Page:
Kendrick Berrera

Kendrick Berrera was born in 1961 in Oakland, California. He spent the first few years of his childhood in a camper with the rest of his family following his musician father, Bobby “Yogi” Berrera, from gig to gig until finally settling in Sacramento, where his father was a musician in the house band of a local club.

As a child, he first took tap-dance lessons and, aged ten, finished second to a rock band in a local talent competition. This caused him to give music a look. The first musical instrument he played was violin, followed by trombone and acoustic guitar.

At 16, Berrera and some friends formed a rock band called Hot Touch. They later switched to country-rock and changed their name to The Easy Feels. They had quite a following in the northern California area, opening for such acts as Peter Frampton, Three Dog Night and Grand Funk Railroad. The Easy Feels released their only album, “Gentle on My Mind”, in 1978 and split soon after in the face the album’s muted reception.

Berrera immediately fell into high profile work however, replacing Timothy B. Schmit in Poco when Schmit left to join The Eagles. This led to Berrera doing some session work with Glen Campbell. That gig came to an abrupt end though when he openly criticised Campbell’s lifestyle choices at the time. Downcast, Berrera relocated to New York and a short stint with the Saturday Night Live house band. It was here that he first met Christopher Cross and began a highly successful period of session work with the doleful singer/songwriter.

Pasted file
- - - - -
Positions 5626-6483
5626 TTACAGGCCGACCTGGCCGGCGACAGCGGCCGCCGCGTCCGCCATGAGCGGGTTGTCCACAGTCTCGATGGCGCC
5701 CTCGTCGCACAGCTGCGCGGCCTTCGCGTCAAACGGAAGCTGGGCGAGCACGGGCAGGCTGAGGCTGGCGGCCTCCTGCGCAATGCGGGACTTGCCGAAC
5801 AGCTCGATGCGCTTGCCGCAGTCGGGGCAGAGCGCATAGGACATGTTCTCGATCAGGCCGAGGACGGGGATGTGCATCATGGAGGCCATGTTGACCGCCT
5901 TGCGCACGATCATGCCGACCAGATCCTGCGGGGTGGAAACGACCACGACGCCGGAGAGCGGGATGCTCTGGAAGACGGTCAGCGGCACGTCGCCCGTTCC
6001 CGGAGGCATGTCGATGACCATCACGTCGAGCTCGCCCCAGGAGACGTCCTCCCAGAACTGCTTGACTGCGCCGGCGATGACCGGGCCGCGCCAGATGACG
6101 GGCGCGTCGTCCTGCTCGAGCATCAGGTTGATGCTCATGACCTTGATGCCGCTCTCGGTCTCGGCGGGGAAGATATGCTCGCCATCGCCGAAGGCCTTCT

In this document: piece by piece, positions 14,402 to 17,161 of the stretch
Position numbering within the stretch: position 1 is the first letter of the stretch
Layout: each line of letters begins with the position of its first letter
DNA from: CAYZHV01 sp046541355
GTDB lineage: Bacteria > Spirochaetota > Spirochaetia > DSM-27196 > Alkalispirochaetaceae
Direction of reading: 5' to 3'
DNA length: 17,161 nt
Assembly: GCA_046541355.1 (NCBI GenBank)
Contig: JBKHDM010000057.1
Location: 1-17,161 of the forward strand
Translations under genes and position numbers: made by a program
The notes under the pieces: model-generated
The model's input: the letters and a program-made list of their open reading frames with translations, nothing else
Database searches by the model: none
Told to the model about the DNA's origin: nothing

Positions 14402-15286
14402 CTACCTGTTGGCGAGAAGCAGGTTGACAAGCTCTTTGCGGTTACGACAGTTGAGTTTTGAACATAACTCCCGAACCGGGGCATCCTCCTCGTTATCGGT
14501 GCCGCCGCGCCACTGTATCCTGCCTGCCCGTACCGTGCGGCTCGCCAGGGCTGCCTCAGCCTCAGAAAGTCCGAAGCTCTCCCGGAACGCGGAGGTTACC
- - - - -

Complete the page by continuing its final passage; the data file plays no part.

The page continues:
Berrera has flourished in the field of session work and his credits include performing on more than 100 gold albums. His theme music credits for TV and films include “Against All Odds”, “Who’s the Boss”, “Hill Street Blues”, “the Golden Girls” and “Alf”. The latter was a theme he composed with Hilton Burbank. Though not credited on the record, it is widely believed to be true that Berrera contributed the line, “That a change will only come, when we stand together as one” to “We Are the World”.

While working on the soundtrack to “Three Men and a Little Lady”, Berrera was the victim of a random gun attack whilst onstage with the Bangles at the House of Blues on Sunset Blvd in 1990*. The bullet shattered his vocal cord and caused significant nerve trauma, but through intensive therapy and a positive frame of mind Berrera recovered to continue to thrill music fans the world over with his shrewd, no-frills approach to guitar playing which is now back where it belongs: centre-stage beside Burbank’s bank of synths.

*Despite the attack, Berrera remains a full member of the National Rifle Association of America (NRA) and frequently lobbies congress on their behalf.